Google’s in-depth results create a designated place for long-form content

Net Neutrality test search

On top of the broad focus toward authoritative, expert content, Google has created an entire section for in-depth articles. Google said this feature is intended to give high-quality website content a prominent position in results pages. What this means for marketers: Sites publishing in-depth articles can get on page one if Google’s algorithms perceive their pieces to have enough caliber.

Here’s an in-depth section for the search term, “Net neutrality.” The articles in this section are certainly longer than your average web content – spanning a thousand words or more, rather than a few hundred.

Another benefit is that content within the in-depth category will reportedly keep its Authorship images – a feature that was recently stripped from most written content. The perk? Rich snippets like Authorship images were correlated with 150 percent higher click-through rates. More clicks means more traffic, leads and sales opportunity.

Studies find longer content ranks better

For a moment, ignore the fact that people now reportedly have shorter attention spans than goldfish. A study by Medium showed that readers pay the most attention to posts that take seven minutes to read. When you calculate that out, it adds up to about 1,600 words.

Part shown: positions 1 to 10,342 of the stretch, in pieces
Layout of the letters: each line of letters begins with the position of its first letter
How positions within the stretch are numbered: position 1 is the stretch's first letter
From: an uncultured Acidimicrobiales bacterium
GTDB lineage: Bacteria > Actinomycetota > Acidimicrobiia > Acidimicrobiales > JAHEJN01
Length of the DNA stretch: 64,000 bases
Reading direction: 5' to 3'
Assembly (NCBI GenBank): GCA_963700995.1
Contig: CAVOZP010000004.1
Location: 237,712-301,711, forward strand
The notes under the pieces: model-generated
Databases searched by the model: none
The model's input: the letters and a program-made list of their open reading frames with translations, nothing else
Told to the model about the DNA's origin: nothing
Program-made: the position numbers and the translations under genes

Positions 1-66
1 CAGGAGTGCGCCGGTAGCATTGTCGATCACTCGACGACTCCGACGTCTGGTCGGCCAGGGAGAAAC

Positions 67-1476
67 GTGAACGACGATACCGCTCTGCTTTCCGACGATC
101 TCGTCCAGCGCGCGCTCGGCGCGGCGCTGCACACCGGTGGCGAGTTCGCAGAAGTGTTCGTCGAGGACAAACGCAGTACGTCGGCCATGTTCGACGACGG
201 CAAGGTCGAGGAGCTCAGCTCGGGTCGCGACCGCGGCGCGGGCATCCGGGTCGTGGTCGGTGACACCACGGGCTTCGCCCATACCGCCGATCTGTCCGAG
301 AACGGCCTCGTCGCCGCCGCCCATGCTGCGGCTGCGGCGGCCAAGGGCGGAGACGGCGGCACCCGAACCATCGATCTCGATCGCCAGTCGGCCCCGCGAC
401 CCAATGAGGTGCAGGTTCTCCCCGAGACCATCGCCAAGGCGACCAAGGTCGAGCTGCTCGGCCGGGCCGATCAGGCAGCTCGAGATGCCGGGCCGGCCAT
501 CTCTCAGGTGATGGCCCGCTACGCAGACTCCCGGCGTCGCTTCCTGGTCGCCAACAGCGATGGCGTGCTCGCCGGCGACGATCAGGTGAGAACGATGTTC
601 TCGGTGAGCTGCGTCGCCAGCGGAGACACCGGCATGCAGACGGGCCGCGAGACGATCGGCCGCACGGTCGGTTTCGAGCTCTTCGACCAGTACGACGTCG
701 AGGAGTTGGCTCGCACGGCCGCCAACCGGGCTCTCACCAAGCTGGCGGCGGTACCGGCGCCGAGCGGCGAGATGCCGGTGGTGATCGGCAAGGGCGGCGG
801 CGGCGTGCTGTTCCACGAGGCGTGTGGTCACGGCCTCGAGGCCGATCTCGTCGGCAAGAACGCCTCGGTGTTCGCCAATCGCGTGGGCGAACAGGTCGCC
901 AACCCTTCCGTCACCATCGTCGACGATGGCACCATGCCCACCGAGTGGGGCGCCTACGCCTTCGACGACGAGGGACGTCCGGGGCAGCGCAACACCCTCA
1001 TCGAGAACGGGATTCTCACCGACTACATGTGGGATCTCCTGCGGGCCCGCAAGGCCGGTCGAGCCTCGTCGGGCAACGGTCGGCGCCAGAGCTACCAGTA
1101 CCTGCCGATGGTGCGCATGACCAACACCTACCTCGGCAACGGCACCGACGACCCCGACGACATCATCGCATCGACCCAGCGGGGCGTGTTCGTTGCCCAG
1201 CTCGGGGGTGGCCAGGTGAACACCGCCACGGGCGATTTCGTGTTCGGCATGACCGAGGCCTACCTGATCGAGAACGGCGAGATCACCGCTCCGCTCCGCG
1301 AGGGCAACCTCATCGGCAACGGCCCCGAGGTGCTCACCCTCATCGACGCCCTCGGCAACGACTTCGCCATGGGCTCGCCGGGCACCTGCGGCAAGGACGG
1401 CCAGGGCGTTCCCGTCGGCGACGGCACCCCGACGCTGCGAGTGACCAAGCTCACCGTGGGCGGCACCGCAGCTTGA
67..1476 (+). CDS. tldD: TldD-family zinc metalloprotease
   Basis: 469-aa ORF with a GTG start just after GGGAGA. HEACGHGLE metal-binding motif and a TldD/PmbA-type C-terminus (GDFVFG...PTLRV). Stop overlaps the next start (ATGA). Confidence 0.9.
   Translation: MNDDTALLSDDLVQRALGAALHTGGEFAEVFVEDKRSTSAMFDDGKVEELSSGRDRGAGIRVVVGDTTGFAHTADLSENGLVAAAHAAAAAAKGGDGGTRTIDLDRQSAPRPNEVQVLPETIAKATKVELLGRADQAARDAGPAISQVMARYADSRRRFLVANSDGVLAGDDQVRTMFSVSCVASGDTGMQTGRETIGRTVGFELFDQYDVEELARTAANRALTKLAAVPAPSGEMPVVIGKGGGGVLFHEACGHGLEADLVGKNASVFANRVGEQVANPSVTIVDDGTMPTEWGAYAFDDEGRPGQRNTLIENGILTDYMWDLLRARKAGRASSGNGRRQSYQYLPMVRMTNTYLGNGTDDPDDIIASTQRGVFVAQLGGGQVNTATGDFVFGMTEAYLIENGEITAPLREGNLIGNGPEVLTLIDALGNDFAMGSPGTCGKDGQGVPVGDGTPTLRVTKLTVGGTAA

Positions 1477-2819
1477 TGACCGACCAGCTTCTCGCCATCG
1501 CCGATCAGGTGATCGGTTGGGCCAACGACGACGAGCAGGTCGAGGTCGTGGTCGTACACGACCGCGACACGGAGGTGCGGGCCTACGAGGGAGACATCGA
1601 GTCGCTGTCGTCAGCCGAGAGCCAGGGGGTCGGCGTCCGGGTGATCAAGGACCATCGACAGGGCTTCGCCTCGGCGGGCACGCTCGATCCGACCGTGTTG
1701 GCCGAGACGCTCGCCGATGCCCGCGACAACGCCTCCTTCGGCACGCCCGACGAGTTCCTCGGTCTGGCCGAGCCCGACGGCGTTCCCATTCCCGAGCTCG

Medium Data about article content length

Not only that, but data compiled by Moz’s Casey Henry found that posts with between 1,800 and 3,000 words tend to get the most links because people prefer to reference high-quality, in-depth content. There are even findings that suggest longer pieces flat out rank better than shorter content. SERP IQ found that on average, longer articles rank No. 1 and take up the first page. Of course, I’m sure you can find plenty of examples where that’s not the case – it’s all about information quality and density.

Let’s get one thing straight – this isn’t shallow content in sheep’s clothes

Again, longer content isn’t the solution to your SEO woes. There’s a time and a place for concise content. We are living in an era when breaking news has to fit into 140 characters, and all good writers exercise the 10 percent rule – trimming at least 10 percent of the word count before publication to keep the narrative tight.

Adding word count and fluff to make a piece longer will not position you at the top of search results. It will only tarnish your relationship with readers and encourage people to seek information elsewhere. I’m simply suggesting that you embrace long-form content where it’s appropriate, knowing that people will pay attention if you’re giving them the information they want in an engaging format.

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Lauren Kaye is a Marketing Editor at Brafton Inc. She studied creative and technical writing at Virginia Tech before pursuing the digital frontier and finding content marketing was the best place to put her passions to work. Lauren also writes creative short fiction, hikes in New England and appreciates a good book recommendation.